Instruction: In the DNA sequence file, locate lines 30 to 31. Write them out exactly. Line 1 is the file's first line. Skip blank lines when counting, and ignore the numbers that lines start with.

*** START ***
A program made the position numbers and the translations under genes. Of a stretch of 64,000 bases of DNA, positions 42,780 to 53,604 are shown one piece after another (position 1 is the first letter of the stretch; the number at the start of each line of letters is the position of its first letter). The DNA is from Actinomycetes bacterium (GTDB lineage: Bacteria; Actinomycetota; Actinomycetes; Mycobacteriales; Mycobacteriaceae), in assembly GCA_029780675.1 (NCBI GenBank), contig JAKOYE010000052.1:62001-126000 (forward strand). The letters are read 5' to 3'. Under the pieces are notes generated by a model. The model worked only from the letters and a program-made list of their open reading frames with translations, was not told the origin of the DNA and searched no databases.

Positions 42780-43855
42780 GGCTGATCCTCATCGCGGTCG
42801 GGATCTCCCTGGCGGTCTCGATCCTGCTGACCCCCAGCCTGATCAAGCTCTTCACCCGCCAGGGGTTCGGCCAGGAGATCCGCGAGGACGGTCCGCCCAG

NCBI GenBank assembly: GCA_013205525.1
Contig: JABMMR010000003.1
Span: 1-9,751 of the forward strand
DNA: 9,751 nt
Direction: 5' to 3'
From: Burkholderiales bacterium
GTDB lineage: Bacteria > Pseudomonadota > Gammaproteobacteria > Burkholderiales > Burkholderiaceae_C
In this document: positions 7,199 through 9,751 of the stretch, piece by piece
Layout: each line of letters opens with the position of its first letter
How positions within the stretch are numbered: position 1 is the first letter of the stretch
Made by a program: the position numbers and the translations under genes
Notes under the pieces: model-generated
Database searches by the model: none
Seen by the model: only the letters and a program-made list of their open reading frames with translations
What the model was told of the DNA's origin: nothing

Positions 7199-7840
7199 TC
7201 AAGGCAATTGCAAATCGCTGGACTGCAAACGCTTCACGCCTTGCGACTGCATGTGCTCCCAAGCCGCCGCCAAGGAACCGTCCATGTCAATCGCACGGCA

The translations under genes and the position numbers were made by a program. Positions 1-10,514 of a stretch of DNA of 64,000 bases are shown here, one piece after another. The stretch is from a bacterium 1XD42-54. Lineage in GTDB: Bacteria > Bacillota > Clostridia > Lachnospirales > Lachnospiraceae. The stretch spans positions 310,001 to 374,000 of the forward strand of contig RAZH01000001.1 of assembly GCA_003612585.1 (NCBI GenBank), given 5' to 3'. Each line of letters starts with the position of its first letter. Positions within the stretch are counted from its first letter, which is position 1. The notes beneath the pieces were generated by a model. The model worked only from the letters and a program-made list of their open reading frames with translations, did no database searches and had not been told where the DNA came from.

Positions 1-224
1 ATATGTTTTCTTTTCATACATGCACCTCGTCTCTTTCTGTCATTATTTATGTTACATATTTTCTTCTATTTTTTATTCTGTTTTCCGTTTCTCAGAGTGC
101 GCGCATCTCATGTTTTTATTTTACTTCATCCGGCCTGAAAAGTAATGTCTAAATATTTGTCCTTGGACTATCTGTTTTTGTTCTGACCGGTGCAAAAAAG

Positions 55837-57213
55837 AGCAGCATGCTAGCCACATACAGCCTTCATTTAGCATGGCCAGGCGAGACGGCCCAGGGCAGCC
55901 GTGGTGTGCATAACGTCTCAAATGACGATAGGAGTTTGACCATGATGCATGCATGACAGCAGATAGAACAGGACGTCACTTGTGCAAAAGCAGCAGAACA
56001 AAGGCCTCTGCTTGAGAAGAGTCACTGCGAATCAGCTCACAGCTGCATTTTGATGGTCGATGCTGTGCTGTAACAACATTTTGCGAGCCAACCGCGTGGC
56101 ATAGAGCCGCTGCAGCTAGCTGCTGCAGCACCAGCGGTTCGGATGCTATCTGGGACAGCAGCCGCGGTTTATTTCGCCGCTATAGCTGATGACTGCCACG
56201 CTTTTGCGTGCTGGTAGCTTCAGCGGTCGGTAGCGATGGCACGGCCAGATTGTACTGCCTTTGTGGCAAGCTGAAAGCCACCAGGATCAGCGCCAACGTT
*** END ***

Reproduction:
56001 AAGGCCTCTGCTTGAGAAGAGTCACTGCGAATCAGCTCACAGCTGCATTTTGATGGTCGATGCTGTGCTGTAACAACATTTTGCGAGCCAACCGCGTGGC
56101 ATAGAGCCGCTGCAGCTAGCTGCTGCAGCACCAGCGGTTCGGATGCTATCTGGGACAGCAGCCGCGGTTTATTTCGCCGCTATAGCTGATGACTGCCACG